Student Profile
From REU to award-winning doctoral candidate

Photo of Quinton Smith

As an undergraduate at the University of New Mexico, Quinton Smith spent two summers in the Johns Hopkins Institute for NanoBioTechnology Research Experience for Undergraduates (REU) program, where he worked with ChemBE faculty member Sharon Gerecht. The experience applying engineering principles to solving biological problems piqued his interest.

Now Smith, a PhD candidate working in Gerecht’s lab, is making a name for himself in vascular tissue engineering. Scientists have been increasingly interested in using a patient’s own cells to treat conditions such as cardiovascular disease, but current methods that use stem cells to create endothelial cells that line blood vessels are incomplete and tough to reproduce, Smith says. Plus, the cells are grown in plastic dishes —an environment unlike anything in the human body. In an effort to develop an efficient, uniform method of producing these cells, he has been investigating the roles of mechanical cues such as substrate stiffness and shear stress, as well as chemical stimuli, on the development of endothelial cells derived from human pluripotent stem cells.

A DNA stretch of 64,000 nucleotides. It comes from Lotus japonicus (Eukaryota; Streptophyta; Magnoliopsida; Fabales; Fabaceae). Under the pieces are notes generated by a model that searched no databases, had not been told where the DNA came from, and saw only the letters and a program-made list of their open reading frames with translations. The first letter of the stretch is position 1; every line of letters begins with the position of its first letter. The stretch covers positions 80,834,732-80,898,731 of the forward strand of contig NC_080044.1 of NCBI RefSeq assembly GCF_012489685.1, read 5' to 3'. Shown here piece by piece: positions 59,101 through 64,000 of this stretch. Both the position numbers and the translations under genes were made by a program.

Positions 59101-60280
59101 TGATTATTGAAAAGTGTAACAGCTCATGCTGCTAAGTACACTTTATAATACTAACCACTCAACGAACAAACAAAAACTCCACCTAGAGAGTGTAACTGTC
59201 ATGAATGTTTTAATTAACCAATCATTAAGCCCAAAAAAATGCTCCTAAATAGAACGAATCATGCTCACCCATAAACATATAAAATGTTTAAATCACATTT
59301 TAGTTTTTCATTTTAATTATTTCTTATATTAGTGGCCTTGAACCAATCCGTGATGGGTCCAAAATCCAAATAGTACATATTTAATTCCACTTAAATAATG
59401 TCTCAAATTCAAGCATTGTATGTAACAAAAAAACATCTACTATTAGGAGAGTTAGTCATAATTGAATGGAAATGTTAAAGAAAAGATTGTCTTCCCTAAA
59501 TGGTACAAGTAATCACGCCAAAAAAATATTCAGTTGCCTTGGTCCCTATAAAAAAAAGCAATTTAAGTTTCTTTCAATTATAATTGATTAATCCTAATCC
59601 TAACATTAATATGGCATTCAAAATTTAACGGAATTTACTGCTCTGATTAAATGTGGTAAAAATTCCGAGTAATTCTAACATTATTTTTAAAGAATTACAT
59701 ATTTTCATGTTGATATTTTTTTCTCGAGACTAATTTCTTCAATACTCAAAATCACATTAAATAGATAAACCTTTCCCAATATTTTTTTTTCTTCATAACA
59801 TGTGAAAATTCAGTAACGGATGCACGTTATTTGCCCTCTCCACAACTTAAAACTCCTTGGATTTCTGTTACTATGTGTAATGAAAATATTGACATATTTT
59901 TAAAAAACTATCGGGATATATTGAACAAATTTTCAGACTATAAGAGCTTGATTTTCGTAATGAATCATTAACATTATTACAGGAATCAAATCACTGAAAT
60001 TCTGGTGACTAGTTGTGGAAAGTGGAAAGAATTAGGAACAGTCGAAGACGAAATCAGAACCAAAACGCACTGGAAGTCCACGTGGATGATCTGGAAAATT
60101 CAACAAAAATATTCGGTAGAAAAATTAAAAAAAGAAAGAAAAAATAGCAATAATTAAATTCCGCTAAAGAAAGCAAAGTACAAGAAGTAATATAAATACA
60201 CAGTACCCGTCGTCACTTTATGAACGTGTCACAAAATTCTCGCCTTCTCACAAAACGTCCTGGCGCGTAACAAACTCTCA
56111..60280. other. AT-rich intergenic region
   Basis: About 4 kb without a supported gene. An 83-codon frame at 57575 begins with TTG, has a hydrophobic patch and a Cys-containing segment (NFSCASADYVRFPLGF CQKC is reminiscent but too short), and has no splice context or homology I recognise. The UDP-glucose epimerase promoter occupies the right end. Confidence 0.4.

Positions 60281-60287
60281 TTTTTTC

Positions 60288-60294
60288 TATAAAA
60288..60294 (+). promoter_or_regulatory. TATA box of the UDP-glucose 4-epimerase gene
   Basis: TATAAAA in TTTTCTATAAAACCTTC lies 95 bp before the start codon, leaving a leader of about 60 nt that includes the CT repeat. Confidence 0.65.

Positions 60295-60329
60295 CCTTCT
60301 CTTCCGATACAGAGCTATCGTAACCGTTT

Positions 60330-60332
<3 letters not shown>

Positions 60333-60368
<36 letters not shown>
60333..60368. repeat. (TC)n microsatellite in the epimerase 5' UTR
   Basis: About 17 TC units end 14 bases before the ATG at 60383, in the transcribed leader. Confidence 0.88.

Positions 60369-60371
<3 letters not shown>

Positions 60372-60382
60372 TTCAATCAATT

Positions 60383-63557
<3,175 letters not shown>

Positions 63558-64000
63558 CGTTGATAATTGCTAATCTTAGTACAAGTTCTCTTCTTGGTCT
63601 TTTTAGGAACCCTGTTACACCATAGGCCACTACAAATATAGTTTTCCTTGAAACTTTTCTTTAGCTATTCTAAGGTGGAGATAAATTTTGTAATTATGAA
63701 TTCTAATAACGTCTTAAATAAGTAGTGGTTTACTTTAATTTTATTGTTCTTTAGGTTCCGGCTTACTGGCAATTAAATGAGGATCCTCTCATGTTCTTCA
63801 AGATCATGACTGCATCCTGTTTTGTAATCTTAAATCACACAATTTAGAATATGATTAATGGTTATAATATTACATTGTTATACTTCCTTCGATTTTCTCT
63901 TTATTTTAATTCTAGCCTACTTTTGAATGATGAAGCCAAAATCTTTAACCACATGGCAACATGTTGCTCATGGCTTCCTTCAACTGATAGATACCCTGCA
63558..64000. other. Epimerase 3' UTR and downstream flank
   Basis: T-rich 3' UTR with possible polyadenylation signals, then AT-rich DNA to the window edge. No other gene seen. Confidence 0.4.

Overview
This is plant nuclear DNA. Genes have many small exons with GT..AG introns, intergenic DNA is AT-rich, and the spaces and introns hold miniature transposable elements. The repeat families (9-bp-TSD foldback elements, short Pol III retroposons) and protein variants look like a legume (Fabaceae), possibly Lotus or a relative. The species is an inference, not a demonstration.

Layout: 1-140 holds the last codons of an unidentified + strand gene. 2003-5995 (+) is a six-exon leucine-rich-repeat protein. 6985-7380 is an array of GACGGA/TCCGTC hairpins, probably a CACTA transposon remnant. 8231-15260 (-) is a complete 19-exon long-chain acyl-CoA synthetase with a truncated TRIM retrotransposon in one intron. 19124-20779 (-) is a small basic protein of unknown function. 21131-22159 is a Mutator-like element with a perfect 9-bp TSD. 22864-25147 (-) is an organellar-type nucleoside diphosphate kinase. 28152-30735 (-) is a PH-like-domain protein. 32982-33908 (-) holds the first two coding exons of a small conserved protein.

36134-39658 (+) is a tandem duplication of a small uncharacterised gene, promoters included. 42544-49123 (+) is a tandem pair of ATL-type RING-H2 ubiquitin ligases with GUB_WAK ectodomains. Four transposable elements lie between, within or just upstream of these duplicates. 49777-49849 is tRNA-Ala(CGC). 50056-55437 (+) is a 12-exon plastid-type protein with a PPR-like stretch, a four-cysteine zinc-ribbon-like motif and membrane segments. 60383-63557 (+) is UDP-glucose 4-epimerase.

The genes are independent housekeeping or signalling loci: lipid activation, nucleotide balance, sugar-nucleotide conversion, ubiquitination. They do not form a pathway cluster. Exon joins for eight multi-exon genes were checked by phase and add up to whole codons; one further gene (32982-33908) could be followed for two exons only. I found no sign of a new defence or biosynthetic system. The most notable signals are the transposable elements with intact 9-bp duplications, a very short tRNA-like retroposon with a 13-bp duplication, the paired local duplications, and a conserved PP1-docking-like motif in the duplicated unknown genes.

“One of the big questions I’m interested in is why the current techniques we have to mature these cells are inefficient,” Smith says. “That’s one of the biggest limitations of stem cell technology.” Scientists have been able to differentiate heart cells for more than a decade, he notes, but they’re still not functional. “We can differentiate them to a certain extent, but we can never recapitulate the cells that are actually in your body. I’m looking into ways we can differentiate them so they can actually mimic the mature cells found in our body that can heal wounds.”

Smith has earned several awards for his work, including a National Science Foundation Graduate Research Fellowship. Just this year, he not only landed a Kirschstein-NRSA predoctoral fellowship from the National Heart, Lung and Blood Institute, which allows funding for three years to continue his studies of endothelial cell differentiation, but he also was named a Siebel Scholar by the foundation that awards $35,000 to the most talented students in the world’s leading graduate schools of bioengineering and other disciplines.

In his spare time out of the lab, Smith enjoys running and exercising. He also enjoys being a mentor for other students, serving as an advisor for high school students in the local Women in Science and Engineering Program, as well as guiding REU students from universities across the country working in Johns Hopkins’ INBT laboratories for the summer. He also has served as the chair for the department’s graduate student liaison committee, working with a team to organize social and professional development events.

Smith is creative, charismatic and dedicated to research, Gerecht says: “The project we were thinking about for his thesis turned out to be very challenging. Yet he managed to find ways to turn everything around and make it very successful in ways that I didn’t anticipate at all. He has a great career in front of him.”

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